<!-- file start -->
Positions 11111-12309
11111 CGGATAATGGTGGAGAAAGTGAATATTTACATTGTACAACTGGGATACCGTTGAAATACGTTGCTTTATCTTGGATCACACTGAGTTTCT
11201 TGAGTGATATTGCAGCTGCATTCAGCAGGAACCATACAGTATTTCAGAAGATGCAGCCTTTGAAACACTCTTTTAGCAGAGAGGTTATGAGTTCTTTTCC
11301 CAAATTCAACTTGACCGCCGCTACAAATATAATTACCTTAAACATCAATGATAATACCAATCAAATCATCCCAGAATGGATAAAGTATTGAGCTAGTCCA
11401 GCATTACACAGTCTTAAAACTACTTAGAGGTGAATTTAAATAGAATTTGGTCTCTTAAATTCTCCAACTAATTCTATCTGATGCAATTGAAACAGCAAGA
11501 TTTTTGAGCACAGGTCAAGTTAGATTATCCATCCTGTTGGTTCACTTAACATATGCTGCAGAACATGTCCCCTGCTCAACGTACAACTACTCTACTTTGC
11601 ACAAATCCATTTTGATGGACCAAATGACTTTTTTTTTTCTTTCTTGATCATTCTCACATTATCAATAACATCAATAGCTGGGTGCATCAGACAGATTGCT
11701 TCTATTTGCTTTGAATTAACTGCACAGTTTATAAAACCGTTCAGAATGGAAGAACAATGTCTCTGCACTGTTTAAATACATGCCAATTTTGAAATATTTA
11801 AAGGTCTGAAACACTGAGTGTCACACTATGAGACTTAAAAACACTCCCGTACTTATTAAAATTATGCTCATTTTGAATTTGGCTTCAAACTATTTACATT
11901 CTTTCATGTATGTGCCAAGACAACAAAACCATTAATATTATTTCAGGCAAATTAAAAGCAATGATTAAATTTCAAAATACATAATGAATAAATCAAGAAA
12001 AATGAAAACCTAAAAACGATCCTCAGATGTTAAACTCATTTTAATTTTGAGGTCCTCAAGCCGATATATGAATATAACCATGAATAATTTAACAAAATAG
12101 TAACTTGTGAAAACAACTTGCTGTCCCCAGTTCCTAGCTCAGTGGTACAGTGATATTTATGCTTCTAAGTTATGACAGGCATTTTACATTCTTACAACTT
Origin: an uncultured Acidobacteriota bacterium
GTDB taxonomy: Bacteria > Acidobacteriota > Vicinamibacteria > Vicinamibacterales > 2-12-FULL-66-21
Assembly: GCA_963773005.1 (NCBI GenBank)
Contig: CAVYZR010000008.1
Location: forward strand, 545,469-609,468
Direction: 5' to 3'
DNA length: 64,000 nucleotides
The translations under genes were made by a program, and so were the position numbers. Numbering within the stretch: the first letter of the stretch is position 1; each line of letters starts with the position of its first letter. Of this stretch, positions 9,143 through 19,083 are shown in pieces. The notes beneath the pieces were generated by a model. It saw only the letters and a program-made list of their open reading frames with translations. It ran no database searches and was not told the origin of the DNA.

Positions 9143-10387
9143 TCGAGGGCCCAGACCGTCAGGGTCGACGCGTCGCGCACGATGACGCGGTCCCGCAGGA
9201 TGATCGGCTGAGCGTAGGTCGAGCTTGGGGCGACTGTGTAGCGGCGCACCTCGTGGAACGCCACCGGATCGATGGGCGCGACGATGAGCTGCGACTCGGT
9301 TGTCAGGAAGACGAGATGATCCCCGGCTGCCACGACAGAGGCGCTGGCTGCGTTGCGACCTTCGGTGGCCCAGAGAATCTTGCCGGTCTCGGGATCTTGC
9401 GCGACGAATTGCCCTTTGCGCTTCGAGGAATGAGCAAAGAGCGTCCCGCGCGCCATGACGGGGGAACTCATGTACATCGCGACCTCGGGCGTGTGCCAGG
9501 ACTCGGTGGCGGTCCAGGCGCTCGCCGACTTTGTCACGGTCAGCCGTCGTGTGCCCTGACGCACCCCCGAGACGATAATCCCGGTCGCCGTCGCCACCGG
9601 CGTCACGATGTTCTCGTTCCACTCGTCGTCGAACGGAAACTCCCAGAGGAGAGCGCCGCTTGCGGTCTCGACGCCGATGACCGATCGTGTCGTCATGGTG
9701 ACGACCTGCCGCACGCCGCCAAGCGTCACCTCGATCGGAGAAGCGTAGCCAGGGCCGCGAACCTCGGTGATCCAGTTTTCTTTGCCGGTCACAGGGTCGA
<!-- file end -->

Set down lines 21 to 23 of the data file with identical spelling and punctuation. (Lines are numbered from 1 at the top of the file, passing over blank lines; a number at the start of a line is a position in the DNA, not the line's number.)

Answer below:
Positions 9143-10387
9143 TCGAGGGCCCAGACCGTCAGGGTCGACGCGTCGCGCACGATGACGCGGTCCCGCAGGA
9201 TGATCGGCTGAGCGTAGGTCGAGCTTGGGGCGACTGTGTAGCGGCGCACCTCGTGGAACGCCACCGGATCGATGGGCGCGACGATGAGCTGCGACTCGGT